Similarities to other cash-for-Bitcoin-style attacks are numerous, coming at a time when lax cybersecurity practices in business worldwide are under the spotlight.
Banks have also had a tough few months, most recently with UK-based Tesco Bank losing funds from around 40 thousand accounts overnight earlier in November.
What could possibly happen if and when a tiny fraction - one percent - of the Indian population gets a hold on what Bitcoin could do for them in the country’s time of demonetization, which has forced the citizens into applying unusual efforts to access and use their hard-earned money?
Something big, but not unexpected.
With hashtags like; #india #trump #china #fed, it could create a nexus, with the prediction by CivicKey’s CEO that the price of Bitcoin will hit the $1000 mark before the end of 2016.
Lamassu’s co-founder Josh Harvey started this puzzle with a tweet that says that there are 13 mln people in the Indian one percent, and the fact that many of them will be hearing about Bitcoin now is in itself a big deal.
With the Editor in Chief at Adamant Research, Tuur Demeester, adding in a tweet that Bitcoin, on Indian exchange Zebpay, has been selling for 20 percent premium, equivalent to $895, one could either join the view that the digital currency will jump into its store of value element or agree that the arbitrage reflects the uncertainty around the Indian rupee.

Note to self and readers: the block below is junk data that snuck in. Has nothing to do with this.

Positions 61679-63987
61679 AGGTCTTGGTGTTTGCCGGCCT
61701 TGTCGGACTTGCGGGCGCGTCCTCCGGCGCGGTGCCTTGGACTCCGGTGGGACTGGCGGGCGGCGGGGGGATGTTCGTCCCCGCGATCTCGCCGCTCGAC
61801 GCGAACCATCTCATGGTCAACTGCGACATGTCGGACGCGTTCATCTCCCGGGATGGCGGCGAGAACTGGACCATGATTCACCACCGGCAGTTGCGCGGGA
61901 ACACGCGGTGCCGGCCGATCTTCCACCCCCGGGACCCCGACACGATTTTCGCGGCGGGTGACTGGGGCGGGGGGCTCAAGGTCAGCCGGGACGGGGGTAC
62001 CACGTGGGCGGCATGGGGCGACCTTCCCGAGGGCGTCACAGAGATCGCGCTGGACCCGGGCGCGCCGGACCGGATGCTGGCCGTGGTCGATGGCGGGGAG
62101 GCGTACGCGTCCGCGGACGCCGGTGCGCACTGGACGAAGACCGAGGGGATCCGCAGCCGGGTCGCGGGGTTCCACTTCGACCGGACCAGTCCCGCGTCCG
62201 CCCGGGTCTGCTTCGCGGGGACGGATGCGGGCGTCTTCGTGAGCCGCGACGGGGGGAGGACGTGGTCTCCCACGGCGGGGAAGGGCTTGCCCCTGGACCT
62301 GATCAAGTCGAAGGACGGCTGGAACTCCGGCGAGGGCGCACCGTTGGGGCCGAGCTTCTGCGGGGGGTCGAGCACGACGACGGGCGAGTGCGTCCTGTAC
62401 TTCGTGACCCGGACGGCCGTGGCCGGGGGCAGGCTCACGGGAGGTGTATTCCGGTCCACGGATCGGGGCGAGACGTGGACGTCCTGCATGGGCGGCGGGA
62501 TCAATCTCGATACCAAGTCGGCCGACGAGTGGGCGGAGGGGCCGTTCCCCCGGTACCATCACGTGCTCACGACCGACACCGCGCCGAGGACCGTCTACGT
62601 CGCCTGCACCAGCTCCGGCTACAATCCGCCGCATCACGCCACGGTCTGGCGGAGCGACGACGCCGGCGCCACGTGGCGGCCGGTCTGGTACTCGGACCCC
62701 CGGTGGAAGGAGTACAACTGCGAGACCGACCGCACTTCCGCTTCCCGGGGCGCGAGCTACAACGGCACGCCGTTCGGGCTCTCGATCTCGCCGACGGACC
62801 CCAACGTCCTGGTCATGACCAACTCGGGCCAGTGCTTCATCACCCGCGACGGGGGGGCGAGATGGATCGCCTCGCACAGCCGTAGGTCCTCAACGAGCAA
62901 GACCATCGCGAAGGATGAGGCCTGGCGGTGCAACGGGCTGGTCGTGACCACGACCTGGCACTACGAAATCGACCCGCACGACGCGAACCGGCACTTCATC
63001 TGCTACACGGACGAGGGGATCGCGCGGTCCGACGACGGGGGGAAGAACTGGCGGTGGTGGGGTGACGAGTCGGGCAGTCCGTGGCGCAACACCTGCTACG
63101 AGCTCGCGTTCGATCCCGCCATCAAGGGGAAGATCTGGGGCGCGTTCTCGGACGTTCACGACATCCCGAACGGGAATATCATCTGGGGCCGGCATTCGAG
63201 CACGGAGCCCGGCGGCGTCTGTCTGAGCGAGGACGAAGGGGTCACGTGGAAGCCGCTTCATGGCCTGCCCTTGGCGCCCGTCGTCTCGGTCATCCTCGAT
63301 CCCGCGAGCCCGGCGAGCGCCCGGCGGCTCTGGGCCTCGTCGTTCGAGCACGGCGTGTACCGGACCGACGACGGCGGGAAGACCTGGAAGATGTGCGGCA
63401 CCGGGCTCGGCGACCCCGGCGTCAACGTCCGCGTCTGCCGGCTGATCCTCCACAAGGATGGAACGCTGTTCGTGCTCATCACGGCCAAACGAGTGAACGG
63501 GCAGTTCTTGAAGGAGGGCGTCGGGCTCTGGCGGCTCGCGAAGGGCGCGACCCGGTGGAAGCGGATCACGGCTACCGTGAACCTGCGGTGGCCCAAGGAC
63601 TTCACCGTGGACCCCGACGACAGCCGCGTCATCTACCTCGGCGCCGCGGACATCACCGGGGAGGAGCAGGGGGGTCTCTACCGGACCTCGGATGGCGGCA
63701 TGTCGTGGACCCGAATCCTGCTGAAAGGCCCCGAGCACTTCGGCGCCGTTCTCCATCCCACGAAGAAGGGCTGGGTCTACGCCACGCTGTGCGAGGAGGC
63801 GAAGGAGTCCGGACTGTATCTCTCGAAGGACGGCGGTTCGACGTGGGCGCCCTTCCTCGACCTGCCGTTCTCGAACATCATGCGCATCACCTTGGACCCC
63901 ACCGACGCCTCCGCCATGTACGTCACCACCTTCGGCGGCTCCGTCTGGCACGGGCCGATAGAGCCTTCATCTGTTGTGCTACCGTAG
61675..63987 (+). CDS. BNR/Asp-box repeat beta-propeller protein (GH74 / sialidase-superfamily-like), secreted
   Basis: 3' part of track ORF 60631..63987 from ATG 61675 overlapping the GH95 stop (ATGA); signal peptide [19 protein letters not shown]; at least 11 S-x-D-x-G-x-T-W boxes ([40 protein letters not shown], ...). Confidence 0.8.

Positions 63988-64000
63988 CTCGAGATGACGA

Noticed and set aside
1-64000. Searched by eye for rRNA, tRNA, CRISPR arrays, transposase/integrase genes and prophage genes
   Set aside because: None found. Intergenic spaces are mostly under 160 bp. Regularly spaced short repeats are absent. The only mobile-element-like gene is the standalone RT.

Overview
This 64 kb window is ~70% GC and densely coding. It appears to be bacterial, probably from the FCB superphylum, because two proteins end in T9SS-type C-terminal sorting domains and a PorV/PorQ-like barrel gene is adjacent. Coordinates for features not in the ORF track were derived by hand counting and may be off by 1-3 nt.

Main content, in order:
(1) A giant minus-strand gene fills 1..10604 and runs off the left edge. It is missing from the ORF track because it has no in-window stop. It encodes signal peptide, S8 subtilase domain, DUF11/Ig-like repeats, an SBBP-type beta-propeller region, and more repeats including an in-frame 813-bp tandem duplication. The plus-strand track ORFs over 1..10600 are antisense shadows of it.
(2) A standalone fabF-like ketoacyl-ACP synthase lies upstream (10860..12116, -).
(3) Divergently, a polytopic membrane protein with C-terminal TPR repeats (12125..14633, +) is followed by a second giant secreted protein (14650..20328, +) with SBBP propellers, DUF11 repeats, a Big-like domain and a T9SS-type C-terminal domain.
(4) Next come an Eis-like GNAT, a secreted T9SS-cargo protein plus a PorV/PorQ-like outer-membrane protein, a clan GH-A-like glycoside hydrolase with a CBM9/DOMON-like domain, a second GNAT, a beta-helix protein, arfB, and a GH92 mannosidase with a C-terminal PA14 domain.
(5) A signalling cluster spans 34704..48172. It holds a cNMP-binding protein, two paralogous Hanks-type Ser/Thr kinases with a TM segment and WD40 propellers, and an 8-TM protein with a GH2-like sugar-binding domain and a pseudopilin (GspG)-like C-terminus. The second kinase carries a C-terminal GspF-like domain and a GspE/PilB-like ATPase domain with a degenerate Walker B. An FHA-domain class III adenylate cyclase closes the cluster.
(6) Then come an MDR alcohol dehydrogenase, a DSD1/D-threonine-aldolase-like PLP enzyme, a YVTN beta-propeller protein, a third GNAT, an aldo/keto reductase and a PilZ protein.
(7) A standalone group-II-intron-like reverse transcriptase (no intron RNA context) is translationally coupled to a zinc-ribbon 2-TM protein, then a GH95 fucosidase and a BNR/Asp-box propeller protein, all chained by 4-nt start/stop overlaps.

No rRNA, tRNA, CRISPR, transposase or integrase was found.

For Cashaa’s Kumar Gaurav, the issue in India created an opportunity window in the form of a huge gap between the west and the east, which is very good for his P2P platform. It is helping millions of Indians to transfer money in India without passing through intermediaries or banks, especially as people in the high liquid market are looking to sell their Bitcoins in India.
With the Indian Government’s demonetization drive resulting in chaos and a rush for cash, Indians are turning to god to tide over the crisis.
Worship places requested to deposit cash received
The characterization of India as a spiritual place by most tourists is not wrong, considering that it is the birthplace of multiple religions including Hinduism, Buddhism and Sikhism. Religious institutions play an important role in daily life and receive a lot of money - including small bills - as donations. The Ministry of Finance has requested religious institutions to deposit their cash donations into banks, which can then redistribute these small bills into the economy.